3 entrepreneurial skills I learned from the thief who stole my iPhone last week

YEP. It happened to me.

The other day I was hanging out with my kids at COSI. We had a blast watching some train movie—Rocky Mountain Express . The theater was dark and my daughter was a little squirrely. My iPhone must have fallen out on the floor.

When the movie was over we grabbed our coats and headed for the exits. About 5 minutes later I checked my pockets—NOTHING. I quickly realized the iPhone must be back in the theater on the floor. A few kind ushers helped me look for 10 minutes. We probably looked funny armed with our flashlights. But after searching extensively, still—NOTHING.

Of course I went through the suggested protocol. I gave them my name, the description of the iPhone, and the required paperwork. As can be expected I didn’t hear anything back.

I moved on, used my overdue upgrade, and updated the new iPhone with all my settings and contacts. (I also made sure I wasn’t ticked or upset. There’s nothing good that comes from bitterness.)

Then to my surprise, the thief contacted me a few days later. 

You might be thinking, “How did I know it was the thief?”

Call it a hunch. The fact he blocked his number when he called me might have tipped me off. Regardless, I was impressed with his skills. I’ll share those details in a moment.

But upon further reflection—and in an attempt to “redeem” the situation—I walked away with 3 takeaways. Remember, I love coaching people toward finding their WHY (purpose) and then creating a WAY (path) to achieve it.

The alumni from my coaching cohorts would do well to apply the 3 skills the thief used to score his prize. These same 3 skills helped me move from my day job to dream job successfully. (And in case you’re wondering—NO, my dream job isn’t stealing iPhones.) 😀

Without further ado…

The 3 entrepreneurial skills I learned from the thief who stole my iPhone last week (Tweet This or Share on Facebook)

1. The Thief Made Quick Decisions

Many people WAIT and then they WAIT some more—even when what they want is right in front of them. Staring them in the face.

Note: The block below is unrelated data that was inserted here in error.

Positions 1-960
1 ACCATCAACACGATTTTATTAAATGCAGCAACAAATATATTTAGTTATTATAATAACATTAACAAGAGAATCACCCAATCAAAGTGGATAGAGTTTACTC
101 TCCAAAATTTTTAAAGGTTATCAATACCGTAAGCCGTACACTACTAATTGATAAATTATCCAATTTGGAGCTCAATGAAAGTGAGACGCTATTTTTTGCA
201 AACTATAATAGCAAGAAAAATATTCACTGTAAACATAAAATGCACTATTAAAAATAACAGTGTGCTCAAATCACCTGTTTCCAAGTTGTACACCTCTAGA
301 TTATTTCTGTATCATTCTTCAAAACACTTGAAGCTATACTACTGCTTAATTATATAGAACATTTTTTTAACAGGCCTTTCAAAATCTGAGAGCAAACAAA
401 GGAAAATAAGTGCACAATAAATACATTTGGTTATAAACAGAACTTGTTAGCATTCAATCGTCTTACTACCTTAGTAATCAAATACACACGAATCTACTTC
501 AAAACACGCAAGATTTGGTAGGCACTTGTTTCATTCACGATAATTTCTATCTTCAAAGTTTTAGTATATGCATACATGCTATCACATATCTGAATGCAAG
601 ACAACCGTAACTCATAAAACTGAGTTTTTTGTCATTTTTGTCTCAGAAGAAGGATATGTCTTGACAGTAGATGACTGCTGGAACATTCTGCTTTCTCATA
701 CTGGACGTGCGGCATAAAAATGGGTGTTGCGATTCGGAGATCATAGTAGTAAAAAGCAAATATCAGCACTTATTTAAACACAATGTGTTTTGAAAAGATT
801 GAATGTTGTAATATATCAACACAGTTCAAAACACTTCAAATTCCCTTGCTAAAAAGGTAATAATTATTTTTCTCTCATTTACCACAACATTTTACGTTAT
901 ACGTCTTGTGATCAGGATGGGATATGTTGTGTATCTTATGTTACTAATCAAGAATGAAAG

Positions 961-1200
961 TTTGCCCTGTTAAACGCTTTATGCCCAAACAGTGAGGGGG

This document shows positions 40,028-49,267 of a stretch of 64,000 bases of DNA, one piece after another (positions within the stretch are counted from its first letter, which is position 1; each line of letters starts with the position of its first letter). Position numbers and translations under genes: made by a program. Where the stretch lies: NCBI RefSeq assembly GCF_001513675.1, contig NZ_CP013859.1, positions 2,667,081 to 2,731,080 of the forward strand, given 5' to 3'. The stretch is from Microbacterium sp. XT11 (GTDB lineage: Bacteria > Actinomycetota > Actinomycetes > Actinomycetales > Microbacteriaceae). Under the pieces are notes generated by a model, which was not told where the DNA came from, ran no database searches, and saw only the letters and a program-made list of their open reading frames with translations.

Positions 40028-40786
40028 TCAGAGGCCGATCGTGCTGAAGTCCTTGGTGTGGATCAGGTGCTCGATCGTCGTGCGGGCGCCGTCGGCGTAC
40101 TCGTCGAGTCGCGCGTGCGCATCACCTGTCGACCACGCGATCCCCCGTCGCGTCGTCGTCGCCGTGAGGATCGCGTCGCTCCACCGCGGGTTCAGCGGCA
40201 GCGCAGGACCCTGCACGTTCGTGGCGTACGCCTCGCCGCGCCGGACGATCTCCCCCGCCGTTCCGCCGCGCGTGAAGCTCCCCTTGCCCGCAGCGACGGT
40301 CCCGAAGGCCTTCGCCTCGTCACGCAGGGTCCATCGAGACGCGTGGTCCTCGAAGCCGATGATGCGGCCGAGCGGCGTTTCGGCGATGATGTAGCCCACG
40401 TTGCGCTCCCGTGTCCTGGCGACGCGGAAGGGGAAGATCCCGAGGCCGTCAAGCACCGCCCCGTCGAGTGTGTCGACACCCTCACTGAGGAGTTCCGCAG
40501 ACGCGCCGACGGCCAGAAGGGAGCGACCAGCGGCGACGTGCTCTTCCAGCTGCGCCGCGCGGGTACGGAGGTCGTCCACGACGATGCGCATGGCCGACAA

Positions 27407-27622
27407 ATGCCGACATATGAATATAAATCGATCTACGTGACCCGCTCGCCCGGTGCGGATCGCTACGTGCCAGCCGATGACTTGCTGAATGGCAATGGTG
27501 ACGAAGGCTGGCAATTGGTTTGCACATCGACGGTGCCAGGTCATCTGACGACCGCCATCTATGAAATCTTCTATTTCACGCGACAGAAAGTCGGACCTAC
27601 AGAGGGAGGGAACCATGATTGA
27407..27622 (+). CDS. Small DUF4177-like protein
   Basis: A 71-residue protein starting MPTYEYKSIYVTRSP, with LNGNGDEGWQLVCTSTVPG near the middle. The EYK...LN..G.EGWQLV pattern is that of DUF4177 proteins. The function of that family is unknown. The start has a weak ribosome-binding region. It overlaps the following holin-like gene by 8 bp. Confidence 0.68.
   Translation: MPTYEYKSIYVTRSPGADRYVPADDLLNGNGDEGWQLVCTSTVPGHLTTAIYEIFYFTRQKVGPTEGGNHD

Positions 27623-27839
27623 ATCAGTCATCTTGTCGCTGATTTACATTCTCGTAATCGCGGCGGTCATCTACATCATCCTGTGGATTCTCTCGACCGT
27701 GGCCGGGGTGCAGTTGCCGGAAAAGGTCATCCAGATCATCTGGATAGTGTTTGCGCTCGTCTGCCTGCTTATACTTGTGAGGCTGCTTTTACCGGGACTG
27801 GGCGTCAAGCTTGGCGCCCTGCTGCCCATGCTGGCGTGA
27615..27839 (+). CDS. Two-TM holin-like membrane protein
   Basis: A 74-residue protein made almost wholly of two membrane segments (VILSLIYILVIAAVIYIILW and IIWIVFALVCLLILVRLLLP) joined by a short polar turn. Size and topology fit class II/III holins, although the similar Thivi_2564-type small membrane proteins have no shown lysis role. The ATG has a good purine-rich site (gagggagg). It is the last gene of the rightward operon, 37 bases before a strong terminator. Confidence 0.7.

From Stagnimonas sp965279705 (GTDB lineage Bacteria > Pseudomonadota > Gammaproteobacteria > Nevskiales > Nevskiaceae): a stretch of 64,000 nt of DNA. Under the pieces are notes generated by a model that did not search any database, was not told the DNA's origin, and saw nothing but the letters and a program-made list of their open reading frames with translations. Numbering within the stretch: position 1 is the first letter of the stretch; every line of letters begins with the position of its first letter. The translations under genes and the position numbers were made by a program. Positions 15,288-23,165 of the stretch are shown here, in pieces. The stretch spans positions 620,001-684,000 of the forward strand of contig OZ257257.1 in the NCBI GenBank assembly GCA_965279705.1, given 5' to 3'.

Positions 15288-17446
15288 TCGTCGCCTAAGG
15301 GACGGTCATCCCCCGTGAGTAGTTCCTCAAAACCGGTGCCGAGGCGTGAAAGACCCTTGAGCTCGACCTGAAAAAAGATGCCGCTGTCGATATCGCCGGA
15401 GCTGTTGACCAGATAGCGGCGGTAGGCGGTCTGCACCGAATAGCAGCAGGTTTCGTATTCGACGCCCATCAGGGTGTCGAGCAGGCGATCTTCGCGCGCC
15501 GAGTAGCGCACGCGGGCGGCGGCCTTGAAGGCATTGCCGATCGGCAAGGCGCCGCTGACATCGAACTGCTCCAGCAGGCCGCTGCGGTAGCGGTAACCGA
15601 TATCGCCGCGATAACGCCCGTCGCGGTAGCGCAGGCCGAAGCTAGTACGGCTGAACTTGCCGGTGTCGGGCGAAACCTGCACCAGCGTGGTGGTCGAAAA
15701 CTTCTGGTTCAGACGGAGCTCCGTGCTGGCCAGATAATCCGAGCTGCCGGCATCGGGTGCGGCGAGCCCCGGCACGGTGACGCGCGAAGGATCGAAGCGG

I’ve learned that successful people make quicker decisions and rarely go back on them. Unsuccessful people delay in making decisions and often go back on them.

2. The Thief Followed Up and Didn’t Give Up

Once the iPhone went missing I hopped on my laptop and quickly tried to locate it. Because the thief was smart I could’t see it. However,  I was able to erase the iPhone and make it completely useless to anyone who found it. (Thank you Find My iPhone App—and it’s even free.) I posted a message on the phone to call me if someone found it.

The “obsolete” iPhone didn’t stop the thief. He followed up kindly with a phone call, asking me to unlock it for him. 

3. The Thief Made a Powerful Case By Telling an Amazing Story

In his own words—supposedly—he was just the middle man. (Why the need to block the number? Hmm….). Evidently, a poor friend of his bought the iPhone for her daughter. It was her birthday and although they didn’t have any money it was all she ever wanted. (Activation fees? Again, hmmm….). I thought the story was quite amazing.

The thief continued to text me and plead that I unlock it. Then when I didn’t return the texts, the tone changed to mean. One friendly text back by me about the Columbus Police Department made communication cease instantly. 

In the end, I learned some great lessons. But most importantly, I hope my little escapade helps you as you consider your own entrepreneurial pursuits in the future. Remember:

>>>Make quicker decisions. 

>>>Follow up and don’t give up.

>>>Make a powerful case by telling an amazing story.

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QUESTION: What’s one other skill essential for entrepreneurs?

(Please comment below. I’d love to hear your thoughts. And if you know someone who needs to read this, please encourage them by sharing this post)

  • Get over discouragement quickly. I believe that is an essential skill for entrepreneurs. I found you through the wonderful Tribewriters community. Thanks for your work and for the helpful and humorous post. Grace and peace.

    • Thanks for reaching out Michael. I do like that character trait too. Great idea. (Get over discouragement quickly.)

  • Tracy Worley

    Kary, thank you for sharing a day-to-day story that happens more often than we would like to think. Encouragement in looking for the positive outcomes even amidst people who are not following basic code of morals/ethics. I am seeing this persons “seed of hope” turned, toiled, and on it’s way to a sprout to the light.

    • Thanks Tracy. I try to stay positive. It’s tough sometimes though.